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West Virginia Patriot Slurry Spill MCHM Test Results

Coal slurry turns Fields Creek dark gray. The lighter brown sediment just barely visible shows a more normal sediment color.

Appalachian Water Watch has received the first set of results from our sampling at the site of the Patriot Coal slurry spill, which occurred sometime in the early morning of Feb. 11 on Fields Creek in Kanawha County, W.Va.

We responded to the scene that afternoon and were able to collect grab samples from multiple locations along the creek, from an upstream site just outside the entrance to the coal preparation plant where the spill originated, to a downstream location just before Fields Creek enters the Kanawha River.

As with most coal-related spills, there are some obvious contaminants associated with coal that should be measured. Many heavy metals, such as manganese and iron, are commonly found in rock layers around coal seams. Other nonmetal elements, such as selenium, are also common in some coal seams. We typically test for a set of heavy metals and other elements, including manganese, iron and selenium, as well as other serious toxins like arsenic.

At a coal prep plant, coal is shipped in from surrounding mines and “washed” to separate it from other materials before it is shipped to buyers. Chemical frothers, like 4-methycyclohexane methanol (MCHM), which spilled into the Kanawha River earlier this year, are used in the separation process. Multiple types of chemicals may be used in different activities around a prep plant. Once the chemicals are no longer needed, they are often disposed of in giant slurry ponds near the prep plant facility. This makes it difficult to know which compounds to test for when slurry spills into a creek.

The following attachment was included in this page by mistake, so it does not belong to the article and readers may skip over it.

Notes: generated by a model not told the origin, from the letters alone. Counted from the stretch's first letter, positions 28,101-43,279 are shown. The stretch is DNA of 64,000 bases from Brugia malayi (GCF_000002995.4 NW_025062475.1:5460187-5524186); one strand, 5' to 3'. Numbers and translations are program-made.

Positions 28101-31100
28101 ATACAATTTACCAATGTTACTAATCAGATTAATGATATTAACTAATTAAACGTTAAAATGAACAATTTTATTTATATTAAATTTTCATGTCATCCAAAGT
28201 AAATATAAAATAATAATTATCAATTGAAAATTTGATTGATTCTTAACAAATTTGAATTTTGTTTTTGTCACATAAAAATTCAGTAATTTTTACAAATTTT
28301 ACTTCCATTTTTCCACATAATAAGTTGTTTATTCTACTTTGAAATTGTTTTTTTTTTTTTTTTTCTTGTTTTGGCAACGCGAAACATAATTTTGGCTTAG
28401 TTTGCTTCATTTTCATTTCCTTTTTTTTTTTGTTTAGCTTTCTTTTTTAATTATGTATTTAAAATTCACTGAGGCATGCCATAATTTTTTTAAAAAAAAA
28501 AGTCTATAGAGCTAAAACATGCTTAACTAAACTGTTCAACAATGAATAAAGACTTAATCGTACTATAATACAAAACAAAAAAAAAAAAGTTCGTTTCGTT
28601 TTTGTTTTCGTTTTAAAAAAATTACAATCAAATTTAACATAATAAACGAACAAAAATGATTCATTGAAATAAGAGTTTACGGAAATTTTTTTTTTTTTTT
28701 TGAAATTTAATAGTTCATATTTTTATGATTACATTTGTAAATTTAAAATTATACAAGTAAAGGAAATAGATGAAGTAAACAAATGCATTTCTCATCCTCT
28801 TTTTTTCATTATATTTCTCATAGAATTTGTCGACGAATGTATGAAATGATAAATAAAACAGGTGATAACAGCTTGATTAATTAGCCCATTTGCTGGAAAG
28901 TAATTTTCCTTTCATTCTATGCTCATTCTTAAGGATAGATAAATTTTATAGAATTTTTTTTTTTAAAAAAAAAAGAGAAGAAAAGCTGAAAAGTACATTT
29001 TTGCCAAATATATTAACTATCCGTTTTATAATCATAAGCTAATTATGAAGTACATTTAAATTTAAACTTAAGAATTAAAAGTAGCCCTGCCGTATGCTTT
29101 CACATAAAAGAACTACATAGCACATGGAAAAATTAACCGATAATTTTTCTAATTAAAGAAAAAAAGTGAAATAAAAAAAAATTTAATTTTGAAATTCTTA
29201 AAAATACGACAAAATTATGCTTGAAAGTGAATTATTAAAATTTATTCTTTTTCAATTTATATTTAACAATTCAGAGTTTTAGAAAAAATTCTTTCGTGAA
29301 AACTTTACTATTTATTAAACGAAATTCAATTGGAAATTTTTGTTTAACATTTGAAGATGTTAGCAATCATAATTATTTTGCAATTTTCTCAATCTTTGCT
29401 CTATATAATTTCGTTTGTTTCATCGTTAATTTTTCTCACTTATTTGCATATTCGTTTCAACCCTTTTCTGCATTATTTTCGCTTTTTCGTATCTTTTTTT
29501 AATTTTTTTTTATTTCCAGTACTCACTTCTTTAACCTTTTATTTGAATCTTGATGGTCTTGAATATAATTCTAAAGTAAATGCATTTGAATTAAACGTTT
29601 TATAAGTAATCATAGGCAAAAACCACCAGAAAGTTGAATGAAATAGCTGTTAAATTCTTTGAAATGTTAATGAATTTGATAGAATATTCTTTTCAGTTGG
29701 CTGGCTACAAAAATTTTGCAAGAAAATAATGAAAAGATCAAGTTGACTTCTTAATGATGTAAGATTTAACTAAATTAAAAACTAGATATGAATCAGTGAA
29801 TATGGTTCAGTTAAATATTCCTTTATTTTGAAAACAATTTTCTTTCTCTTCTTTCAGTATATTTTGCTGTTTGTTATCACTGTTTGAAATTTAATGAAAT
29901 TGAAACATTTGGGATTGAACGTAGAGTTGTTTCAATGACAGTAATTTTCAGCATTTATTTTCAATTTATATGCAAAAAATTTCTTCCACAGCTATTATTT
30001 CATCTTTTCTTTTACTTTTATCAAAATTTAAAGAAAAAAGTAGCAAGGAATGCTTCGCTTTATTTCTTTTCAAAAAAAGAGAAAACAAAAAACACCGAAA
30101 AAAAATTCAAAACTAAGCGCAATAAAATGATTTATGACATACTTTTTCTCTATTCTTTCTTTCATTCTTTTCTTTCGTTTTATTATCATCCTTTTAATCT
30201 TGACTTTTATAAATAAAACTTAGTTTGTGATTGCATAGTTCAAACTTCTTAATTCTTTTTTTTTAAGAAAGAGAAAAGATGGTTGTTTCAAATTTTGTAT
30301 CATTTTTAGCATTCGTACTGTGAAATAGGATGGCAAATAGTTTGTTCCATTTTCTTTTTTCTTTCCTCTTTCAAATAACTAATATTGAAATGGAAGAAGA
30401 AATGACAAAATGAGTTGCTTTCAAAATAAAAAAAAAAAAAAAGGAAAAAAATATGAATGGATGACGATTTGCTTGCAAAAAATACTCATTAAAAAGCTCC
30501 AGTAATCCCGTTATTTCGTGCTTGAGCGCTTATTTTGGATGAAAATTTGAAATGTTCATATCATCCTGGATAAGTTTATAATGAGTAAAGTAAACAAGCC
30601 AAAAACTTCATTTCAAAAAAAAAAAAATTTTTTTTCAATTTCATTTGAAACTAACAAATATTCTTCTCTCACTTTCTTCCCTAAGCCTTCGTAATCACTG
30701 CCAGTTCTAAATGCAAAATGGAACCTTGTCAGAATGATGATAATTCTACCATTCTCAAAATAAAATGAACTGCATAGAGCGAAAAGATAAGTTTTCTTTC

Google Earth image of the Patriot slurry ponds.

In the case of the Patriot spill, it was difficult to obtain information about what chemicals might have been used at the facility. Initial reports indicated that MCHM might be involved in this spill. Later reports indicated that Patriot had stopped using MCHM in January and was instead using polypropylene glycol.

We decided to test for MCHM in Fields Creek for two reasons: First, if MCHM had been used at the Patriot facility at some point, it seems highly likely that discarded MCHM would be present in the coal slurry, even if it were no longer being used for processing. Second, we smelled the distinct sweet smell of the chemical at several points along Fields Creek.

We have received test results confirming that MCHM was present in Fields Creek on Feb. 11. The results indicated 4-MCHM at 46 parts per billion. This amount is a relatively small quantity, but given how little is know about the impacts of the chemical on humans or aquatic life, it is not currently possible to say whether this amount would have any negative impacts. Thankfully, the nearest groundwater intake is 75 miles downstream and the nearest surface water intake is 115 miles downstream of the spill site, so it is highly unlikely that MCHM from this spill would impact drinking water. We did not find propylene glycol present in our grab samples.